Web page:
They call it self-defense, I call it what it is: civilian massacre in Gaza

By Hatim Rahman

While the most densely populated area in the world was under a brutal assault, the voices of those who were suffering were being muted. According to the Israeli newspaper Haaretz, the Israeli government barred journalists from entering Gaza during the conflict, despite the rulings by the Israeli Supreme Court and demands by journalists to be let in. It wasn’t until after the conflict had ended that journalists were able to view the extent of the destruction.

What happened to the Samounis family, a family of farmers in Gaza, is just one of the many stories that reflect the terror inflicted on Gazans. Forty-eight members of the Samounis family were killed while seeking refuge in areas that the Israeli army advised them to move to. Not only were 12 of the Samounis’ houses reduced to rubble, but also, according to the Guardian, graffiti on the walls of the houses that the Israeli army used as a base were found reading, “Arabs need 2 die,” “Die you all,” “Make war not peace,” and “1 is down, 999,999 to go.” On another drawn image of a gravestone, soldiers wrote, “Arabs 1948-2009.”

As the reports of what happened in Gaza continue to emerge, the Israeli government’s claim that the attack was purely in “self-defense” is visibly contradicted by the actions of their soldiers. Despite the fact the U.N. provided coordinates of their facilities before and during the assault and thoroughly checked all of the people who sought refuge in their shelters, the Israeli army destroyed many United Nations facilities and schools. And what to make of the Israeli claim that militants were using U.N. facilities to launch rockets?

The New York Times reported that, “Christopher Gunness, a spokesman for the United Nations Relief and Works Agency, said that in a meeting with its representatives on Thursday (after the attack on the main U.N. compound), Israeli Army representatives “privately admitted” that the source of the militants’ fire was several hundred yards away from the (U.N.) compound.”

The Israeli government repeatedly stated that this was not a war on the civilians of Gaza and that they would, as Prime Minister Ehud Olmert said, treat the Gazan civilians with “silk gloves.” Yet, they did no service to Palestinians by destroying universities, schools, houses, mosques and other civilian infrastructure.

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    If the Israeli government is sincere in its claim that the destruction was done in the name of “self-defense,” why haven’t they pledged to help Gazan civilians when the time has now come to help rebuild schools, mosques, houses and international shelters that the Israeli army destroyed?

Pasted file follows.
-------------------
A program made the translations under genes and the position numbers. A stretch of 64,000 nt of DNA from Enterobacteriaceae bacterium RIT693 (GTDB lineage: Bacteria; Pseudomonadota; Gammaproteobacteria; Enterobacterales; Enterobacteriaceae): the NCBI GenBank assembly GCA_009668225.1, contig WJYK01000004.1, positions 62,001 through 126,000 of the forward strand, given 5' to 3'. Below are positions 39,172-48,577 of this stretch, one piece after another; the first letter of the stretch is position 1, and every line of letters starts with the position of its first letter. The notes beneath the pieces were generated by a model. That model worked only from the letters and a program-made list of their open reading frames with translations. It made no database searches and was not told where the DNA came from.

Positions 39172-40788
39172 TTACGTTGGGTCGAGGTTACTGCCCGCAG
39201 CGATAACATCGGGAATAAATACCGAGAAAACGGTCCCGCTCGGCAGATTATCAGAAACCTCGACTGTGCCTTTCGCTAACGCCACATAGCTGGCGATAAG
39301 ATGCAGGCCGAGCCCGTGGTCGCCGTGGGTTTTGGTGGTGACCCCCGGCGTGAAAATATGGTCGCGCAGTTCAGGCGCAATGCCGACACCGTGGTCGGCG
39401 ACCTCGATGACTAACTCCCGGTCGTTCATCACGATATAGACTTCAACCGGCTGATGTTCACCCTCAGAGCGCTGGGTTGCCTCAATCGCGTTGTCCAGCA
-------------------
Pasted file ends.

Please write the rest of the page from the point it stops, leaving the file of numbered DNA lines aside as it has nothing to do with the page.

Why haven’t they heeded the repeated demands to launch a full war crimes investigation as demanded by Israeli human rights group B’Tselem and other human rights agencies?

    After Israeli settlers left Gaza in 2005, Palestinians participated in what is widely considered a free and fair election. In response to their democratically elected choice, it has been well documented by B’Tselem, Amnesty International and the U.N., that Israel has, yet again, disproportionately responded.

    In the months that followed the election, Israel seized full control of their seaports and airspace, shut Gaza’s borders to control and restrict the movement of all goods and people, and enforced an economic boycott that has strangled the civilians in Gaza. All of these actions resulted in more than 80 percent of the Gazan population living below the poverty line before the recent devastation even took place.

    Too much blood has been shed and too many lives have been lost. It is time to put aside partisan politics and polemical arguments. We must demand that our leaders never let the civilian massacre that took place in Gaza ever happen again. To secure peace, it is absolutely critical for Hamas to stop launching rockets into Israel.

    Additionally, what is clear is that after all of the actions Israel has taken, including their most recent assault on Gaza, the citizens in Palestine and Israel are still not safe. Israeli security is intricately tied to the security and well-being of the Palestinians.

    Peace is likely to remain elusive until Israel removes its policies that continue to suppress Palestinians’ access to clean water, ability to move, right to education and other basic human rights that Israeli civilians enjoy.